- Asian supermarket online
If you live in the States but there is no Chinatown near you, try buying online. The Asian Food Grocer delivers within the Continental States. Most products have a long shelf life, but if you are in doubt, here you will find a page with shelf life in
The Everyday Wok Cookbook: Simple and Satisfying Recipes for the Most Versatile Pan in Your Kitchen
Cooking With a Wok
A wok is the most versatile pan you can have in your kitchen. With a wok you can stir fry, deep fry, stew, and you can even steam fish or vegetables while you are cooking something else under the direct heat. The shape of the wok allows you to lay a couple of sticks across the top for this purpose.
Cooking in a wok is a healthy way of cooking. Usually, only a small amount of oil (1 to 3 spoons) is enough. You should heat the wok before adding the oil under full burner heat. Pre-heating before adding oil will prevent food from sticking. It will also ensure that the oil does not burn and smoke up your kitchen before the upper surface of the wok is heated.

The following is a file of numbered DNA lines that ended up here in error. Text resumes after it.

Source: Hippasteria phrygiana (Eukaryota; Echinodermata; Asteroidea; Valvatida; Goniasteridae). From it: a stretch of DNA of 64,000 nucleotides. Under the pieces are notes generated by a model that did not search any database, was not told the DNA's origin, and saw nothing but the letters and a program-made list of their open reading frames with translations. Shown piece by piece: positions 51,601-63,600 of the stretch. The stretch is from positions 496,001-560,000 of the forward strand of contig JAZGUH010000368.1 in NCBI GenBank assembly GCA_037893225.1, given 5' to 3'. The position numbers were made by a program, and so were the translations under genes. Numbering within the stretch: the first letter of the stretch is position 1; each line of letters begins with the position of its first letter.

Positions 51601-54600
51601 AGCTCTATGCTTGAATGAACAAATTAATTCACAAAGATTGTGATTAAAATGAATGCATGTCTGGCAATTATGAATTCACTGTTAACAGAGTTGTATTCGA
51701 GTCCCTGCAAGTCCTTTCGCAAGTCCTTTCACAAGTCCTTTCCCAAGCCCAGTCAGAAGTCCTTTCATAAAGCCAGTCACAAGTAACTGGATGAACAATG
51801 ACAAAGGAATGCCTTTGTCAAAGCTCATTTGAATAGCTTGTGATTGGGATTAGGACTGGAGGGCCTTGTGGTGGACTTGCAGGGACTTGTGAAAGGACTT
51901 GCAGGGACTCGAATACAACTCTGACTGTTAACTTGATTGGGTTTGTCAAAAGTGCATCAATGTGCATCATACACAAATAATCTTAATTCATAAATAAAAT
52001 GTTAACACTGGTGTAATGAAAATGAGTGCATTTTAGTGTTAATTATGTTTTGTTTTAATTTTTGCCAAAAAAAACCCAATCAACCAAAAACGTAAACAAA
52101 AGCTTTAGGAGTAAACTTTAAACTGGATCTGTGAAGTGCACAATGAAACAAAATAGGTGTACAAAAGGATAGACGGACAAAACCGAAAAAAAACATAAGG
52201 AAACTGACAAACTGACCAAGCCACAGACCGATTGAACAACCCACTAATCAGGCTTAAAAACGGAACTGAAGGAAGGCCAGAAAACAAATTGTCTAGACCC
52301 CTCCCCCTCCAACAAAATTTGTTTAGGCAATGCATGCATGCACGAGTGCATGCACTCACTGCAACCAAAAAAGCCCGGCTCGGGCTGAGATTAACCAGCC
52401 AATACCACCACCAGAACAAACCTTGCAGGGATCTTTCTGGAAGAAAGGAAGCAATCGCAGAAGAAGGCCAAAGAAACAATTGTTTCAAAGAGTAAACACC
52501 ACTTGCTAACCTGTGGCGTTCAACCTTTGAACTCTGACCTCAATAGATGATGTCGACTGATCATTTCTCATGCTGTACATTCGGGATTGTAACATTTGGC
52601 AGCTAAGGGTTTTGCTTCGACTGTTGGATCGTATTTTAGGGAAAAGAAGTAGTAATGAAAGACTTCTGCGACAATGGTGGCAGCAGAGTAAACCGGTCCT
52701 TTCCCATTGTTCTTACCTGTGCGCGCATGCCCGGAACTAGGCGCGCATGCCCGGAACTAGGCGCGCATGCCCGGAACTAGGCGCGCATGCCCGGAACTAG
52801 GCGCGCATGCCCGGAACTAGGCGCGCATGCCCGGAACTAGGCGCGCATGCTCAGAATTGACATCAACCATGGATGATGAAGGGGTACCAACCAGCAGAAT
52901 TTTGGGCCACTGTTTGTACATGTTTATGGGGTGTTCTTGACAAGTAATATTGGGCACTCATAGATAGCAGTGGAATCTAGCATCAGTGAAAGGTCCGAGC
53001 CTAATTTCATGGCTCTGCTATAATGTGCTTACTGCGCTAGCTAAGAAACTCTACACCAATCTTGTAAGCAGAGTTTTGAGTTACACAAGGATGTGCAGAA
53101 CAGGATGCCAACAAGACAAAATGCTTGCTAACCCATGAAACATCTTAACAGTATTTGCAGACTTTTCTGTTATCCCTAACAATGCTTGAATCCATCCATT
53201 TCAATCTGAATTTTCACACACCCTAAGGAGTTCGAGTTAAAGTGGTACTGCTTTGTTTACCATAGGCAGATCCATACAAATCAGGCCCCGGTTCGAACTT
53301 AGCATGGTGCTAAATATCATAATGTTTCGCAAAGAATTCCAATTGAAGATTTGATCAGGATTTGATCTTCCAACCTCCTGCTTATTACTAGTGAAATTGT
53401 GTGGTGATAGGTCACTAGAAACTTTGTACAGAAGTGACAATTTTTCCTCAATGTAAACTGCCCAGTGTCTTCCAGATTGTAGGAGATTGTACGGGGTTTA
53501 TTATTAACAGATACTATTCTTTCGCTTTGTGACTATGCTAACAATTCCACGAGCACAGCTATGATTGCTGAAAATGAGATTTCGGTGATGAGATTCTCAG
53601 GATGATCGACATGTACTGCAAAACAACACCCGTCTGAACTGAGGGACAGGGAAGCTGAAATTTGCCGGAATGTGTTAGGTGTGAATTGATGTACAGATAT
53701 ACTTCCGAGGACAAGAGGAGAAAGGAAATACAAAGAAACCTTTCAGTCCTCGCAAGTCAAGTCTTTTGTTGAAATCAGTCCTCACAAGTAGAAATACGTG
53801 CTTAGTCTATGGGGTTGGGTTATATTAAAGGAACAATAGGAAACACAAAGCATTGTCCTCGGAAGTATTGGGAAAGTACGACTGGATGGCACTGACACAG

Most recipes require fresh chopped ginger and garlic to flavour the oil. You should add them once the oil is hot and you might scoop them out before they turn brown or burn
- Heat the wok
- Add the oil
- When oil is hot add the flavourings (garlic/ginger:chillies)
- Start cooking your meal.
You should have all the ingredients readily chopped and handy on your worktop as wok cooking is very fast. Remember that most oriental dishes are prepared in bite-sized pieces, ready for eating without having to cut it at the table.
The first ingredient to be cooked is usually the meat, tossed in the hot oil to seal in the juices and keep the flavour. After, the meat might be scooped out or thrown to the edges while the other ingredients are cooked in the same way. Listen to the sound of food cooking in your wok, it should sizzle loud and lively and the developing aromas should fill your kitchen. Usually, all the stir fry ingredients go back to the wok to be mixed with the seasonings and sauces. All ingredients are stirred and covered to cook for a few more minutes and that's it... dinner ready!